The teacher’s predicament, it needs to be appreciated, was hardly due to Sathyam’s anger or malice. It was but a trifling prank of his to demonstrate a tiny bit of his immeasurable divine powers.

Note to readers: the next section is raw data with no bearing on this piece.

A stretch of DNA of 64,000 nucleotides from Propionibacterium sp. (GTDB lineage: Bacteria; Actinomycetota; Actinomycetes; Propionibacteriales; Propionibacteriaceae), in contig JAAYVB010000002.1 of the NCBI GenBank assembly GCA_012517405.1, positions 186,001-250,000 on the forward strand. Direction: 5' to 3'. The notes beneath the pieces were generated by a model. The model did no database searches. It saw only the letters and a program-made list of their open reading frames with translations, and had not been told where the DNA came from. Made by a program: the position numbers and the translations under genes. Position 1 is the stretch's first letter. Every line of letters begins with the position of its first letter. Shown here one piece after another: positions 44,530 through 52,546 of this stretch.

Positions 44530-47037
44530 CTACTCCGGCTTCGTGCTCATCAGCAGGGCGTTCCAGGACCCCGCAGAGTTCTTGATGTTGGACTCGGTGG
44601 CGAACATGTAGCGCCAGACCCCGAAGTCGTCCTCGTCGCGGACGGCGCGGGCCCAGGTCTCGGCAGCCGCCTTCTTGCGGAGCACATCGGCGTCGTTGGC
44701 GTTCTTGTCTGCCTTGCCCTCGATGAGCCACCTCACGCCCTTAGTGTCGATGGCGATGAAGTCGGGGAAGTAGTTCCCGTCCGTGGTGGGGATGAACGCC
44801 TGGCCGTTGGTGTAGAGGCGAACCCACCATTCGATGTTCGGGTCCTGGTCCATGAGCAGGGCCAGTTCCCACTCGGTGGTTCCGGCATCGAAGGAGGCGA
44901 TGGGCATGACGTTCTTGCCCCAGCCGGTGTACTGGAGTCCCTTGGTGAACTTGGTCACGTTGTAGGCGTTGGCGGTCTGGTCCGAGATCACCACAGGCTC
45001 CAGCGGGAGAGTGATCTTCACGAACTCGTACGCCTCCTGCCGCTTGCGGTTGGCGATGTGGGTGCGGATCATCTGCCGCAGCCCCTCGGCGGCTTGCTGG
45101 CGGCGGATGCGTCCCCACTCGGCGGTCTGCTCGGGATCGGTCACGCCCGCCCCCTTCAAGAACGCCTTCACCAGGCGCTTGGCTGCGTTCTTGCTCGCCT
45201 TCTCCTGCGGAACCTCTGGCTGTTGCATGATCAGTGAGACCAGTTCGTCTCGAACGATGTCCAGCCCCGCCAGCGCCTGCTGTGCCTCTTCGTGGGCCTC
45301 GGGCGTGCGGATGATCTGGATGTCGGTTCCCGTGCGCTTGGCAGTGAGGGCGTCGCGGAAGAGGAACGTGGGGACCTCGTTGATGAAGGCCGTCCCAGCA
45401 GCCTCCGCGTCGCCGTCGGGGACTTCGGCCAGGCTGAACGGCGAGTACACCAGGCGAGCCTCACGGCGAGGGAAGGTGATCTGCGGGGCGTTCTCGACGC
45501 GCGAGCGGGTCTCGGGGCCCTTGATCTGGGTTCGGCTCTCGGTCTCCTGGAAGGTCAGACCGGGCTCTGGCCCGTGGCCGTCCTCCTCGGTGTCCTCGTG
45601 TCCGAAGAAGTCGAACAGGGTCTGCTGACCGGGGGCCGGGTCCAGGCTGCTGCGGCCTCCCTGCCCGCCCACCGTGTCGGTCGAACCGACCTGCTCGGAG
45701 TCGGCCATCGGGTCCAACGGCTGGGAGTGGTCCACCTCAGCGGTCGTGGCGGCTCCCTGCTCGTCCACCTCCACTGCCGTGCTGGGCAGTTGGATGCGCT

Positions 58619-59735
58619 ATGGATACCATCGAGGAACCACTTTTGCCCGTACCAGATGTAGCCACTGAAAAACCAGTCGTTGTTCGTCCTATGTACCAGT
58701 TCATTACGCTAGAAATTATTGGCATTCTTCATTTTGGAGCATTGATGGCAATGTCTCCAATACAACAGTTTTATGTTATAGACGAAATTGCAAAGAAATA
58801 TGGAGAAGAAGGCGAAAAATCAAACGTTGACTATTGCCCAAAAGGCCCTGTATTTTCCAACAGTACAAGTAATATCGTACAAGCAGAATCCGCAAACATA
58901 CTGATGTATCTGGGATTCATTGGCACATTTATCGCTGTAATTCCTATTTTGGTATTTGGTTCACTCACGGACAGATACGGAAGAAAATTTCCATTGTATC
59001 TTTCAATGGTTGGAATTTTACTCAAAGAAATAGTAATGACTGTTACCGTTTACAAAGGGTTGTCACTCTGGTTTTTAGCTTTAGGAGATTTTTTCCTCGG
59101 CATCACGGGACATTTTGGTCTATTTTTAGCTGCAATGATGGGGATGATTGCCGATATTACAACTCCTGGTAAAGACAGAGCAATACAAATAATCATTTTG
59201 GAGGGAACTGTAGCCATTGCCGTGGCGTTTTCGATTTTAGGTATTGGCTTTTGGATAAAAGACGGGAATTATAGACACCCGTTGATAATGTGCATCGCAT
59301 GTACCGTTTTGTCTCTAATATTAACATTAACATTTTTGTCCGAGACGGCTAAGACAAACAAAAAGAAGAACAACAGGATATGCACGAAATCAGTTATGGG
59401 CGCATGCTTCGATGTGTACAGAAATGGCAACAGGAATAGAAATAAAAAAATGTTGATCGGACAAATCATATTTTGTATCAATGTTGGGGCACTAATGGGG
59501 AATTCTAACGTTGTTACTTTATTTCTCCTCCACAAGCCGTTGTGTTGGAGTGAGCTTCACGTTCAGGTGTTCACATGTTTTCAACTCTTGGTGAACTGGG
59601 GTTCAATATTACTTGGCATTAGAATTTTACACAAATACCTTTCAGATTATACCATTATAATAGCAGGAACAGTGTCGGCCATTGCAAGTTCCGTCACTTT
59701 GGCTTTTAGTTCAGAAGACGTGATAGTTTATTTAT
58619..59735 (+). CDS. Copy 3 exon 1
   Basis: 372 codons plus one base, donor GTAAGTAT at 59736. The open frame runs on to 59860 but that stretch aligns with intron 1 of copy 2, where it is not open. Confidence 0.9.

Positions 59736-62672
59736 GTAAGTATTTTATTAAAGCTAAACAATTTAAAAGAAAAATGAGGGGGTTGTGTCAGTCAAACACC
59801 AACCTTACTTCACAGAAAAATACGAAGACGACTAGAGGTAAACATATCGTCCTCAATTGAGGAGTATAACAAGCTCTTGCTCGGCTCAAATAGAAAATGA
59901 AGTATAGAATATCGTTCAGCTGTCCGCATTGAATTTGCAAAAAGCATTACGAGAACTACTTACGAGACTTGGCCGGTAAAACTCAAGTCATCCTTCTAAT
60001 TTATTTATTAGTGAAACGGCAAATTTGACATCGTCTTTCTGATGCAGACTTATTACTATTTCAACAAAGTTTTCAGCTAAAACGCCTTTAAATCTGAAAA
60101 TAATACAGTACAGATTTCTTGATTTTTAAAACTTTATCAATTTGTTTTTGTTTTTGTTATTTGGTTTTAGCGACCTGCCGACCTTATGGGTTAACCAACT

People used to be enchanted not only by the boy’s surpassing charm but also by his commendable moral qualities, self-discipline and calm, self-possessed bearing. Be it a celebration or function, only Sathyam should sing the prayer songs. At play or sport or song or stage play or dance, Sathyam would always take the principal role and distinguish himself. However much the little boy might try his utmost to conceal his divine powers and keep his Leelas under cover, they were spontaneously blossoming, bubbling and bursting forth into the open. Meanwhile, things were inexorably on the move. Seshama Raju, the elder brother of Sathyam, was teaching Telugu in a High School in Uravakonda town in Anantapur district. He was keen to see his younger brother educated in English and to see him in due course become a highly placed officer. Accordingly, he persuaded his parents, took Sathyam to Uravakonda and got him admitted in his own school in the eighth class. Sathyam’s amazing reputation had already preceded him in Uravakonda and all the teachers and students there were looking upon him with great regard and love. People came to consult him about their problems, and he would tell them about their past and foretell future events and set their minds at peace. He was materialising, as was his wont, flowers, fruits and sweetmeats in immense quantities by a mere wave of his hand. Witnesses to such occurrences would be spellbound. People wondered what awesome divine powers he held in his command that he could make such displays, what might be the immense measure of his auspicious karma in past births that resulted now in the divine gifts he was evincing before one and all. The boy’s fame traveled far and wide – to Kamalapuram, Dharmavaram, Penukonda, Bukkapatnam and beyond; and crowds began swarming in droves to Uravakonda. Those suffering from misfortunes, problems or losses would come to consult him seeking relief. Learned scholars and savants of philosophy were dreading to meet Sathyam face to face. Even though they had spent years and years in studying learned treatises, once they met Sathyam they would discover that what they had understood from their long and arduous studies, and also taught others, was all erroneous, mistaken and wrong. Sathyam would correct them. He would interpret the texts in his own masterly manner; teach them new meanings they had never dreamt of. As a result of such encounters they all developed a deep and healthy respect for his profound knowledge and unique understanding; they would never again dare question his expostulation. However eminent they be, Sathyam would pull them up without hesitation, contradict their erroneous ideas and thoughts and correct them. Onlookers would often stand bewildered at the depth of Sathyam’s knowledge. To the outward eye, what they were seeing was a mere boy by appearance; his education was but meager. When did this slip of a child master all these intricate scholarly works? How could this little boy contain in his tiny frame such awesome command over the deepest secrets embedded in the great books of learning which scholars needed years and years to study and unravel? Unbelieving, wonderstruck, people spoke to each other in whispers, but who would give them the light of knowledge to clear their doubts?